A good colorist knows color theory.
Color theory includes knowing the color wheel, complementary colors, and how colors interact to neutralize or enhance certain tones. For example, if a client’s hair has an unwanted brassy or orange hue, the colorist might need to use a blue-based toner to neutralize it.
Good color correction starts with checking the hair structure and assessing damage. A colorist will know if they need to improve the hair’s condition first, such as using conditioning treatments or bonding agents. They will also check the hair’s porosity. Hair is unique from person to person. It’s varying levels of porosity affect how it absorbs and holds onto color. Colorists need to consider the hair’s porosity and the pH level of the products they use. A ph-balancing product can help ensure even color uptake and minimize damage to hair.
In some cases, color correction involves removing existing color from the hair. This part of the correction process often requires the use of a color remover or a bleach-based product. Color removers work by reducing the dye molecules in the hair, making them easier to wash out. Bleach works by oxidizing the natural melanin in the hair, essentially “lightening” it to a pale yellow stage.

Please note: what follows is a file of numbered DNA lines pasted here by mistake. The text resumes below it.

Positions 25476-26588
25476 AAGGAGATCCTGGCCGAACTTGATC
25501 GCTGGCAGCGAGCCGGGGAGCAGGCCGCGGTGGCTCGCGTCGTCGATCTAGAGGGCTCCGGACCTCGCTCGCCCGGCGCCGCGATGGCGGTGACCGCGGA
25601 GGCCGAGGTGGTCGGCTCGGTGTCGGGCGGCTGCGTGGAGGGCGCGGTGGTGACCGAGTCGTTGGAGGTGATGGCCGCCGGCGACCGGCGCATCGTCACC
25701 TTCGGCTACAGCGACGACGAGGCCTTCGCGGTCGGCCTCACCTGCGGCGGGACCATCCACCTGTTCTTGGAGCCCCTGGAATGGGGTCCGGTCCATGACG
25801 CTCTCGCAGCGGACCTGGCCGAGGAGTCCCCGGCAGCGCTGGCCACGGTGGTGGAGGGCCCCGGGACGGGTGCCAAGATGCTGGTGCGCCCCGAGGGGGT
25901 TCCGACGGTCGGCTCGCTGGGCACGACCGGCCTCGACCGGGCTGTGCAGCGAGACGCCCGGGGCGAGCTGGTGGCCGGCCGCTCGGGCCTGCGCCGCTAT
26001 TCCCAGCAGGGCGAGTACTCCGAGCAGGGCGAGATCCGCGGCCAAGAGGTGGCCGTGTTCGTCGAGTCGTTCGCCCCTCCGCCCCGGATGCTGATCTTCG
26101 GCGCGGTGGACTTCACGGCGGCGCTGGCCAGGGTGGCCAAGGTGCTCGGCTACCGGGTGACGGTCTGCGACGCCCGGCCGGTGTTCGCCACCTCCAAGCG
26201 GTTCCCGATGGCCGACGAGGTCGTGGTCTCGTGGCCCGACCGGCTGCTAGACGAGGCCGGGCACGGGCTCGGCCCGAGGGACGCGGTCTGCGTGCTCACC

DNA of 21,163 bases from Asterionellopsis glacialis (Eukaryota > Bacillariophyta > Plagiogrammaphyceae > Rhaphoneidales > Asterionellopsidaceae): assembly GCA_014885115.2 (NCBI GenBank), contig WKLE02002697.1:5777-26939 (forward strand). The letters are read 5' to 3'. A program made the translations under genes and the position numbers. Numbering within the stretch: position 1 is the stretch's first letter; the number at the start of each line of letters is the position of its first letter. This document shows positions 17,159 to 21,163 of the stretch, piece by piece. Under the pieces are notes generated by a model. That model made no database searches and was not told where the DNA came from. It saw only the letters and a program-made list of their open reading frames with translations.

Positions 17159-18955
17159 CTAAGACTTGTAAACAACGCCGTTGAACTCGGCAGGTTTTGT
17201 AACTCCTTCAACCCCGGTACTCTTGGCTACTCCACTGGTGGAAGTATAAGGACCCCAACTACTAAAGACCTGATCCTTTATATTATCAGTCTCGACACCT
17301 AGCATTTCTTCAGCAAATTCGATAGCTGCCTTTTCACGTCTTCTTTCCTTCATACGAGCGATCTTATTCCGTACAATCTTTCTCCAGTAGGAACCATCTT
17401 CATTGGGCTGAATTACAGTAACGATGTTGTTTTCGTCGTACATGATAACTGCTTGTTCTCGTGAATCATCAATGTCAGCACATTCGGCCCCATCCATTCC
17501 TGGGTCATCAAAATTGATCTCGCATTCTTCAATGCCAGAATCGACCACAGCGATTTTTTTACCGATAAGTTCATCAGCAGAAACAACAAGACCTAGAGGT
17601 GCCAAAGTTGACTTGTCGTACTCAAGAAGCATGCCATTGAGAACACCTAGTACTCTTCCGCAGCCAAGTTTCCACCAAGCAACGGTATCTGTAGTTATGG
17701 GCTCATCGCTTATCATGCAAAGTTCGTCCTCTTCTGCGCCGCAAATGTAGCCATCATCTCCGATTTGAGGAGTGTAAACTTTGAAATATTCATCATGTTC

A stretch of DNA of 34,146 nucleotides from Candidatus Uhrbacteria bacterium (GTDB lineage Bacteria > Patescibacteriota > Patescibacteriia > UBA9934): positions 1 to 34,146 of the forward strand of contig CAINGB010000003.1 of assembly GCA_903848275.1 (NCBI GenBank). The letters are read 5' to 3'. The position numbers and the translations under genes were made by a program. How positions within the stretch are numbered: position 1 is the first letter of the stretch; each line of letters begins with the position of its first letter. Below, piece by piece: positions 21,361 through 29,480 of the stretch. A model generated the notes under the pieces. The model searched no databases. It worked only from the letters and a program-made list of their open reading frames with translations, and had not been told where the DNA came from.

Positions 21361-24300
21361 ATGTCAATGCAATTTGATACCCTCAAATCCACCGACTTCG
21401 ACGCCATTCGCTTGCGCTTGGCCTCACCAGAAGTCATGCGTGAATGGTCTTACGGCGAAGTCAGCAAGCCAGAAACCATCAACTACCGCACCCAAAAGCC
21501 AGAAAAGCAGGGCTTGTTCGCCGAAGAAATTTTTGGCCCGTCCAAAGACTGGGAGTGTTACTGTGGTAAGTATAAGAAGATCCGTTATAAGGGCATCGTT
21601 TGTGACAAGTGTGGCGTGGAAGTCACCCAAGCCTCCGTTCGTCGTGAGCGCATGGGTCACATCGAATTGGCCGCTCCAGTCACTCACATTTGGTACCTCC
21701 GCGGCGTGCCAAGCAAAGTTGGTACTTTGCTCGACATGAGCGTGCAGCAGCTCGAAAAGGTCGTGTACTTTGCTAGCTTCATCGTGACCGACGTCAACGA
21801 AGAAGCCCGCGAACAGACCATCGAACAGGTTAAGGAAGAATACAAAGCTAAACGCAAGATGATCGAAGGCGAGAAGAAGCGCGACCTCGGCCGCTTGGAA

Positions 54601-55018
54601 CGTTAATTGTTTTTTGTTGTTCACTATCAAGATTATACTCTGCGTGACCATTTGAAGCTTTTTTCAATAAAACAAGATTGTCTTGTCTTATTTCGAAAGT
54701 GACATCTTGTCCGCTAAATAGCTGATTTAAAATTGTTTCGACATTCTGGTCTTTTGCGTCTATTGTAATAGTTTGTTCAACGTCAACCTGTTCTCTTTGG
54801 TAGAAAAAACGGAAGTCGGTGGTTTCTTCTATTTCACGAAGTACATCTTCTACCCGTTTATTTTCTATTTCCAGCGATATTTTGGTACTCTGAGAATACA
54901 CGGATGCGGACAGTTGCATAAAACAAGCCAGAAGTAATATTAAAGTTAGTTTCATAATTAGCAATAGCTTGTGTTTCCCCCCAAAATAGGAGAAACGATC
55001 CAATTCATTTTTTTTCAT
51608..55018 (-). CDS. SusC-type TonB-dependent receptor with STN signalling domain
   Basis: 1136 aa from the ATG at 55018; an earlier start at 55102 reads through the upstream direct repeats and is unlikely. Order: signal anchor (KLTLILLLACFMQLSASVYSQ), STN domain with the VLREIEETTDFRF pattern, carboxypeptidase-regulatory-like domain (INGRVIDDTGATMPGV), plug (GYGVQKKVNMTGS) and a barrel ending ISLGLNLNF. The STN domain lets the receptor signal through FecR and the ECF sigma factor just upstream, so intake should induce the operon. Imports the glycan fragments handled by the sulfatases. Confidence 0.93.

An experienced colorist understands the chemical processes involved in correcting hair color, including oxidation reactions, color removal, and toning. Oxidative dyes are used in most hair color products. These dyes require a developer, usually hydrogen peroxide, to initiate an oxidation reaction. During this process, the natural melanin in the hair is lightened or replaced with the new color. The strength of the developer and the processing time are critical factors that a colorist must understand, consider and watch with each client to correct or change the hair color effectively.
Toning is another part of the color correction process. After the hair is lightened or color is removed, the colorist may use toners to achieve the desired shade. Toners are semi-permanent or demi-permanent colors the colorist applies to neutralize unwanted undertones or enhance the desired color. For example, a purple-based toner can help counteract yellow tones in bleached hair.
As you can see, hair color correction is a complex process that requires a deep understanding of these chemical principles, an artist’s eye for color, and lots of practical experience. It’s essential to entrust this process to a skilled and experienced colorist who can navigate the science and art of color correction successfully.